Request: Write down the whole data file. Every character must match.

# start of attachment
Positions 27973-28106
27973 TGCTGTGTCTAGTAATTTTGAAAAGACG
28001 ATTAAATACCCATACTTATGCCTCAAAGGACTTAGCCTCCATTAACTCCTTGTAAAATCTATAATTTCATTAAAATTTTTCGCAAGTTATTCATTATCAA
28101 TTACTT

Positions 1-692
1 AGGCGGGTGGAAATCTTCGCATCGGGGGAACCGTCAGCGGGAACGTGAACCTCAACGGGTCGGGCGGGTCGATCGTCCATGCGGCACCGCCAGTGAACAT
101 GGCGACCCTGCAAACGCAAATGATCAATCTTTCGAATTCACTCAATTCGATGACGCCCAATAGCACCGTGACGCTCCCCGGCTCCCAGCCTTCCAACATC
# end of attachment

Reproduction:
Positions 27973-28106
27973 TGCTGTGTCTAGTAATTTTGAAAAGACG
28001 ATTAAATACCCATACTTATGCCTCAAAGGACTTAGCCTCCATTAACTCCTTGTAAAATCTATAATTTCATTAAAATTTTTCGCAAGTTATTCATTATCAA
28101 TTACTT

Positions 1-692
1 AGGCGGGTGGAAATCTTCGCATCGGGGGAACCGTCAGCGGGAACGTGAACCTCAACGGGTCGGGCGGGTCGATCGTCCATGCGGCACCGCCAGTGAACAT
101 GGCGACCCTGCAAACGCAAATGATCAATCTTTCGAATTCACTCAATTCGATGACGCCCAATAGCACCGTGACGCTCCCCGGCTCCCAGCCTTCCAACATC